Similarities and Code

What are the possibilities when implementing similar things?

Handling similar requirements is bread and butter for software engineers. There is a number of ways one can implement similar abstractions and an important aspect of the process is to make an informed decision on which way to choose. My goal in this short story is to briefly highlight the main four ways of dealing with similarity in object-oriented programming and to spark some interest in good programming practices with a short comment and a selection of links to redirect your attention to more detailed articles.

  • Code duplication — create two separate abstractions, that are very similar, but don’t share code.
Two separate abstractions

Sometimes, it’s good enough¹. On the other hand, duplication of code is evil². It usually leads to code that is hard to analyze³ and modify.

  • Flags — create a single abstraction encapsulating both shared and a combination of flag-specific code.
Two abstractions in one

In some cases, it’s all that we need, but on the other hand, it lacks some separation of concerns, increases the volume and can lead to an ambiguous interface of the class. You may also get in trouble if you expect to have more similar abstractions in the future.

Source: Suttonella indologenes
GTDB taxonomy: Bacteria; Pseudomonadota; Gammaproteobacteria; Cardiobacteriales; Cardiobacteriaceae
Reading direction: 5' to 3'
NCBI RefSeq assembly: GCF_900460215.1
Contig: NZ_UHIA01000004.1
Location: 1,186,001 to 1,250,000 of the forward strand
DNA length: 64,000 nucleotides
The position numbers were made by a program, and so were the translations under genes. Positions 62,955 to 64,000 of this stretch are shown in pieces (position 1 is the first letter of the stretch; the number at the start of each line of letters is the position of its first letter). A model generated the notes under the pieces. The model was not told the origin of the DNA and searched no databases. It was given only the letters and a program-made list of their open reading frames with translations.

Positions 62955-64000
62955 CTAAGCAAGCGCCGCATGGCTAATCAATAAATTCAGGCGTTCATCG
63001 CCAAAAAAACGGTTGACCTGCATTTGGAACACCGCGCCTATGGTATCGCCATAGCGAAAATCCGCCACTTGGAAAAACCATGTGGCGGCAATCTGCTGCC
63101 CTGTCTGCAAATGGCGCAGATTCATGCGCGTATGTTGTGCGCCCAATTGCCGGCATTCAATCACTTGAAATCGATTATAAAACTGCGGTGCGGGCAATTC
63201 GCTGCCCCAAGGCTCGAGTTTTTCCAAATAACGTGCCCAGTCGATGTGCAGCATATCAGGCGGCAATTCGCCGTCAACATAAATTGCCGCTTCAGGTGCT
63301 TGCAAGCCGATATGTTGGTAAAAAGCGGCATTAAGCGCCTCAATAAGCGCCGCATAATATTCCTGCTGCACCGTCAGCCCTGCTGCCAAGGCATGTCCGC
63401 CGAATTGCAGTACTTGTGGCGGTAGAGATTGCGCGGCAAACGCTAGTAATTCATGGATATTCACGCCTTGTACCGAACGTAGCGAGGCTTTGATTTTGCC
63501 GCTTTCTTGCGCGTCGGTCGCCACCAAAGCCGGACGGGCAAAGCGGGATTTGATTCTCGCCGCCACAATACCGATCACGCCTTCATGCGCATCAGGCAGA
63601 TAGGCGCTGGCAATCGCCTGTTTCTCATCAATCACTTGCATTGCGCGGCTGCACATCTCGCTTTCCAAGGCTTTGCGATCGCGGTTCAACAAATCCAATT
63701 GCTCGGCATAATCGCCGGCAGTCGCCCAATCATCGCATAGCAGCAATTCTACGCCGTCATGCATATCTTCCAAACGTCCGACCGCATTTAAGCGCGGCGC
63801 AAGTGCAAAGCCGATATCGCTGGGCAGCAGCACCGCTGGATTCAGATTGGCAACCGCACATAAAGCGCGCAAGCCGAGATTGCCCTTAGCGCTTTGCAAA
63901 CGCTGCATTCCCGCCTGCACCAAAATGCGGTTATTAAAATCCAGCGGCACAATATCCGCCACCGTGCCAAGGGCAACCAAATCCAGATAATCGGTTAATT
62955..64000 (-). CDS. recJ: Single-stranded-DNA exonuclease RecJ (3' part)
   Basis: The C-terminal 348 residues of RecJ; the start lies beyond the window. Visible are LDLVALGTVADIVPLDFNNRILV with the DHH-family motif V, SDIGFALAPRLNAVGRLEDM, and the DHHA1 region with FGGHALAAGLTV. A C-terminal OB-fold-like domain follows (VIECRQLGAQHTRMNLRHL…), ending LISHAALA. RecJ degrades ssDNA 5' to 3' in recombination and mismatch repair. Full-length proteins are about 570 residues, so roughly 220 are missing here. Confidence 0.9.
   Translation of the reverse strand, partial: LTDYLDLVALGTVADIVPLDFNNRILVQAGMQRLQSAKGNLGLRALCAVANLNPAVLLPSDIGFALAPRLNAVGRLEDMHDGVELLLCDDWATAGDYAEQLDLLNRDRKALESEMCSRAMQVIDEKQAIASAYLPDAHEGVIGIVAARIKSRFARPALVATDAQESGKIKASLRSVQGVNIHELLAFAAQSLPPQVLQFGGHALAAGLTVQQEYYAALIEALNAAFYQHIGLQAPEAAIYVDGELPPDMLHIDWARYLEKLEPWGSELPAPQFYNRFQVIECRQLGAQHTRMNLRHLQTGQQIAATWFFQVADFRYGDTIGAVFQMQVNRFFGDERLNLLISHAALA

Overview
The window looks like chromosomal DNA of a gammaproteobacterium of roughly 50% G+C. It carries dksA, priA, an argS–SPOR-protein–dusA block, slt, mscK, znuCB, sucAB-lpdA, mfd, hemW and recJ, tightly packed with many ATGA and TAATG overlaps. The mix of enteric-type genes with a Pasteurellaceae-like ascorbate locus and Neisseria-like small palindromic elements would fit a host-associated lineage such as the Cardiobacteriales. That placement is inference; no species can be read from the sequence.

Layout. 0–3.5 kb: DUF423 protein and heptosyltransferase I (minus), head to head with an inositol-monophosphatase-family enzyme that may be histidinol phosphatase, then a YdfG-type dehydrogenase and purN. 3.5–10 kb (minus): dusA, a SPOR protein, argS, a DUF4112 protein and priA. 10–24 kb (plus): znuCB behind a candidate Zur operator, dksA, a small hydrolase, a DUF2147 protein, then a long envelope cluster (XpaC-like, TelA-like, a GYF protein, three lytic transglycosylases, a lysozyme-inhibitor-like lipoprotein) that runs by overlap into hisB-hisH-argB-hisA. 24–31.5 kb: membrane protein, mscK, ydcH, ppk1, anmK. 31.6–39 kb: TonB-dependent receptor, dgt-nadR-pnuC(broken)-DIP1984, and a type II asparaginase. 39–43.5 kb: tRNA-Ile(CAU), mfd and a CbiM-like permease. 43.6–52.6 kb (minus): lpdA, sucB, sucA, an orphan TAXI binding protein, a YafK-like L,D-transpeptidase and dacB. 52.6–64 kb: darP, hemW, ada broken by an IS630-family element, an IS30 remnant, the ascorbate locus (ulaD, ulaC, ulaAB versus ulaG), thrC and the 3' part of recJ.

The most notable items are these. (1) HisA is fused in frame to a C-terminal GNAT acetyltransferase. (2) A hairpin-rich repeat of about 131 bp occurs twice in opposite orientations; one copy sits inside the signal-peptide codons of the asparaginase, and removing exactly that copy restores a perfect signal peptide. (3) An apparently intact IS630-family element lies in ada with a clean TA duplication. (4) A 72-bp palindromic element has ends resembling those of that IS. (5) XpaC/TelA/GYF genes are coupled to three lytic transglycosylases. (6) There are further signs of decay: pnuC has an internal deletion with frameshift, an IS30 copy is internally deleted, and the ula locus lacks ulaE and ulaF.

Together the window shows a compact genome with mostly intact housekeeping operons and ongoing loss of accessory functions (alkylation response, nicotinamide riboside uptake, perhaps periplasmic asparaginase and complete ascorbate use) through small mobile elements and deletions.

• Subclassing (or template method pattern) — create a base class with shared code and two sub-classes that are allowed to override the base implementations.
Base class and two subclasses

In some cases, it’s a very good approach. On the other hand, the coupling is high, there is a risk of getting into a fragile base class problem. self and super can also be abused if not taken with care.

  • Composition (or strategy pattern¹⁰) — create an abstraction with shared implementation and two entities that provide a use-case-specific behavior.
Abstraction and two specializations

In some cases, it’s an approach worth taking¹¹. It is the most decoupled¹² and clean approach to the problem. On the other hand, it’s a bit more expensive than subclassing.

That’s a brief summary of four available methods. As you can see there is no single “best” choice. The answer usually is “it depends” and requires a decision maker to consider the big picture. Let me keep this story short for now though. I’ll build upon it in the future stories.


Thanks for the beautiful images to my friend Radek.

I’m Maciek Czarnik

iOS Developer, musician, maker. Passionate about building beautiful, robust, useful and user-friendly apps. Contact maciek.czarnik@gmail.com for project inquiries.

www.mczarnik.com